Allegations of police brutality in the U.S. are rampant. Between April 2009 and June 2010 nearly 6,000 cases were filed.
An Evansville, Ind., police officer is getting plenty of support from his department after taking down an unarmed man with an “arm bar” technique, forcefully arresting him, and allegedly handcuffing him to a police bed while taunting him.
Allegations of police brutality in the U.S. are rampant. Between April 2009 and June 2010 — the most recent set of statistics — nearly 6,000 cases of police brutality were filed, roughly 380 of which involved fatalities, according to Cop Block, a law enforcement watchdog news site.
The incident in Evansville occurred around 12:15 a.m. on June 16 when police officer Todd Mattingly responded to a noise complaint relating to a community concert at Haynie’s Corner, an arts district in the city. Mattingly confronted Robert Evidon, the event coordinator, telling him the music was too loud and that the event’s permit had expired.
From there, the story has two sides.
A response from the Evansville Police Department on its Facebook wall indicates Mattingly told Evidon the band just needed to turn the volume down, as the department had received a complaint from a neighbor and the permit for the event had expired at midnight. Evidon then asked Mattingly if the band could perform their final song, to which Mattingly agreed, according to the police department account.
Upon returning to his squad car, Mattingly received word from dispatch of a second complaint. He then approached Evidon and asked him to turn down the volume, citing the ongoing complaints. The police department then claims that Evidon, who was intoxicated, became “belligerent and verbally abusive” and refused to turn the volume down. From there, Mattingly arrested Evidon for public intoxication. The police department says Evidon physically resisted arrest, prompting Mattingly to use the arm bar to force Evidon to the ground.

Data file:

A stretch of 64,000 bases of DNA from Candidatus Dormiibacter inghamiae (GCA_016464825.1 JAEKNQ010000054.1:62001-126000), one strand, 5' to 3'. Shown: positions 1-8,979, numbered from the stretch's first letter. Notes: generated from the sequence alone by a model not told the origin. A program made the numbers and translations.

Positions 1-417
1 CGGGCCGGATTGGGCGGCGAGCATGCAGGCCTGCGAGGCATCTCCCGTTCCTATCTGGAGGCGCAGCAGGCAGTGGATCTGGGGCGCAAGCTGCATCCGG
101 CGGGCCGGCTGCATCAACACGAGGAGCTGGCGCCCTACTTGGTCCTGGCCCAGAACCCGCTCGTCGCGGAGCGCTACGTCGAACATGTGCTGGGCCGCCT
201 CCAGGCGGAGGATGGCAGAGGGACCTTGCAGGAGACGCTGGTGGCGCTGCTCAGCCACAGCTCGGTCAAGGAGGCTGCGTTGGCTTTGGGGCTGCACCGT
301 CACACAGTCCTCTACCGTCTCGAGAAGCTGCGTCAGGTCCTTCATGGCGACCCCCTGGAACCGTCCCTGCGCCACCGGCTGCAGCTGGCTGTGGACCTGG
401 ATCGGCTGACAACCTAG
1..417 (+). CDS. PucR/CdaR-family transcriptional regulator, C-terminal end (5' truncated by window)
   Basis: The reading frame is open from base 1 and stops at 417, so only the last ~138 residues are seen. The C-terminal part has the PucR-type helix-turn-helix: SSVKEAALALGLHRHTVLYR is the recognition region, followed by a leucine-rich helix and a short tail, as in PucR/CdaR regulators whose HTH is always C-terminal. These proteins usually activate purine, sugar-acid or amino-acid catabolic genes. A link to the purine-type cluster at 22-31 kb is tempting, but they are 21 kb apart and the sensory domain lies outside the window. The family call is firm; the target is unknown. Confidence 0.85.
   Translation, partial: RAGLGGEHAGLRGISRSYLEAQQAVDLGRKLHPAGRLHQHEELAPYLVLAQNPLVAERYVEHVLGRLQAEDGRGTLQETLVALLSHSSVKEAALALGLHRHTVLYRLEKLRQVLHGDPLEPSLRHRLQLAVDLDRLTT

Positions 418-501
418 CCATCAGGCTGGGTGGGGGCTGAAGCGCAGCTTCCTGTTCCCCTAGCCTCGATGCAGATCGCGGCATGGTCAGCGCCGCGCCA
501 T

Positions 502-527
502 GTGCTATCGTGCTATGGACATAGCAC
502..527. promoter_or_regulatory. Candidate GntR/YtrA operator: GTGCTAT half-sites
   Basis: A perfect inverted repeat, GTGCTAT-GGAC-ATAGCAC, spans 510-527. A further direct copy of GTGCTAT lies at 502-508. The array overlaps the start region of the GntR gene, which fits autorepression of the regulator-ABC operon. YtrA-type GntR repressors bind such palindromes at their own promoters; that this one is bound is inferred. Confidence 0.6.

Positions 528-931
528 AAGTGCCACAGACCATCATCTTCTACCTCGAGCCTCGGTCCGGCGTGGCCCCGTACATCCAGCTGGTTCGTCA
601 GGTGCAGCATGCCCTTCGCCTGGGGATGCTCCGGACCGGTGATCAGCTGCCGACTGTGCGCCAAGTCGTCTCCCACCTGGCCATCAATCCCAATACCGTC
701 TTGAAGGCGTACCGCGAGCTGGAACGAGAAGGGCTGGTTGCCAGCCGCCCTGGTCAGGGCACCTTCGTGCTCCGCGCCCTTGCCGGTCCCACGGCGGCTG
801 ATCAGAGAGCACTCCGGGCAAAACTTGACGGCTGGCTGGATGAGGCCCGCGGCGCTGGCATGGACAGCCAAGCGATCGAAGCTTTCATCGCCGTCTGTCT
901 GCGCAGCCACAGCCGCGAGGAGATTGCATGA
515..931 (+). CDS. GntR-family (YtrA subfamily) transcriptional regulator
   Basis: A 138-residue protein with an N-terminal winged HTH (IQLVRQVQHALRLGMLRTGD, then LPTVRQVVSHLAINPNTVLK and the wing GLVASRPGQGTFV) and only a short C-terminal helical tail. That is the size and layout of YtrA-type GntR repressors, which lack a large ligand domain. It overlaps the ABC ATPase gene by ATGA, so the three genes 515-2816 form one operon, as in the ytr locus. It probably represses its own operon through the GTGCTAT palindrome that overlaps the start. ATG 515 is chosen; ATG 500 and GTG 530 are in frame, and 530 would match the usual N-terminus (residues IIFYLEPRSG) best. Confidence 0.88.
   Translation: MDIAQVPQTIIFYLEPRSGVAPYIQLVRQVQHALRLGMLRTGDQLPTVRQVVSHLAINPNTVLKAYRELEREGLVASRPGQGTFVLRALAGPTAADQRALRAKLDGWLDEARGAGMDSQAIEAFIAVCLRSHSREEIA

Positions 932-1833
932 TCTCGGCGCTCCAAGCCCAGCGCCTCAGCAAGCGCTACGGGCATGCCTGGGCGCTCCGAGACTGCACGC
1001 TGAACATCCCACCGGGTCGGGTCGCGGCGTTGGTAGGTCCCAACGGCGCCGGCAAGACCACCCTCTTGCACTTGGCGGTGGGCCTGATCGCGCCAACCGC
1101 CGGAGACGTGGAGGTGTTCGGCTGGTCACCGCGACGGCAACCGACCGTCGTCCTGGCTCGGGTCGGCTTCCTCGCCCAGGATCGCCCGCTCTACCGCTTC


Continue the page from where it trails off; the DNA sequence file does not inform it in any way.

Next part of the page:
“It’s an effective way to get someone to the ground that does not include any type of impact weapon or empty hand strikes,” Evansville Police Department Sgt. Jason Cullum told WTVW Eyewitness News. “You’re basically just controlling their movement and guiding them to the ground.”
Yet for Evidon and those who were around to watch the debacle go down, it wasn’t a case of an officer “guiding” a man to the ground.
According to a post on Evidon’s Facebook wall, Mattingly approached Evidon and told him to “pull the plug” on the band or he would write a ticket to everyone at the event. From there, Evidon claims Mattingly instigated the fight, throwing the first punch.
“I asked him to chill out for a minute while I take care of powering down all the amps properly, then Officer Mattingly proceeded to punch me in the face and threw me on the ground and continued to punch me in the face and legs and back,” Evidon wrote. “I never resisted and just kept saying to the officer, ‘I am not resisting’ the whole time he was yelling at me to stop resisting. I was just limp and trying to follow directions as the officer continued to beat my head on the pavement and punch me in the back of the head at least 30 times.”
Karen Tannenbaum, who witnessed the arrest, told WTVW Eyewitness News that Mattingly went too far.
“An officer who is more experienced would have it handled it much better,” she said, adding, “There’s no reason to throw somebody down that doesn’t have a weapon.”
Evidon was taken to the hospital following the arrest, during which time he claims Mattingly handcuffed him to the bed and taunted him for two hours. He claims Mattingly’s brother, who is not a police officer, was along for the journey, taking photos as he was handcuffed to the hospital bed.
The Evansville Police Department conducted an internal affairs investigation following Evidon’s claims of police brutality. It found that Mattingly’s actions were justified.